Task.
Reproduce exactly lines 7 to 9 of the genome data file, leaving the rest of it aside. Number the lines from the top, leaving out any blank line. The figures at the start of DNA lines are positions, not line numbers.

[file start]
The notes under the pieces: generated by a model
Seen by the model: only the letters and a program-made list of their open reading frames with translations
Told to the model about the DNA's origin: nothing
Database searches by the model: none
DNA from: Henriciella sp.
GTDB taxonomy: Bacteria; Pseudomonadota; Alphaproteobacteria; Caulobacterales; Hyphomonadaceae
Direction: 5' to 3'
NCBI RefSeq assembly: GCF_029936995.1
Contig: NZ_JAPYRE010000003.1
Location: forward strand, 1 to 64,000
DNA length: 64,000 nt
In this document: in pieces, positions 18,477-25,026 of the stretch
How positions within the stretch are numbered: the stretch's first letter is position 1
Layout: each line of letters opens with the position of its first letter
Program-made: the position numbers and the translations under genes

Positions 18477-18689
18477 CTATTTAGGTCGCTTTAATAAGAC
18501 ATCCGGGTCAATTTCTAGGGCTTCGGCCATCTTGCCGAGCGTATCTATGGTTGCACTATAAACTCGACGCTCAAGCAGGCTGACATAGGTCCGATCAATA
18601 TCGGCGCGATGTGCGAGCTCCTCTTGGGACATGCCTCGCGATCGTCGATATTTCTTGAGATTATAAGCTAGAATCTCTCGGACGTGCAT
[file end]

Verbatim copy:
Direction: 5' to 3'
NCBI RefSeq assembly: GCF_029936995.1
Contig: NZ_JAPYRE010000003.1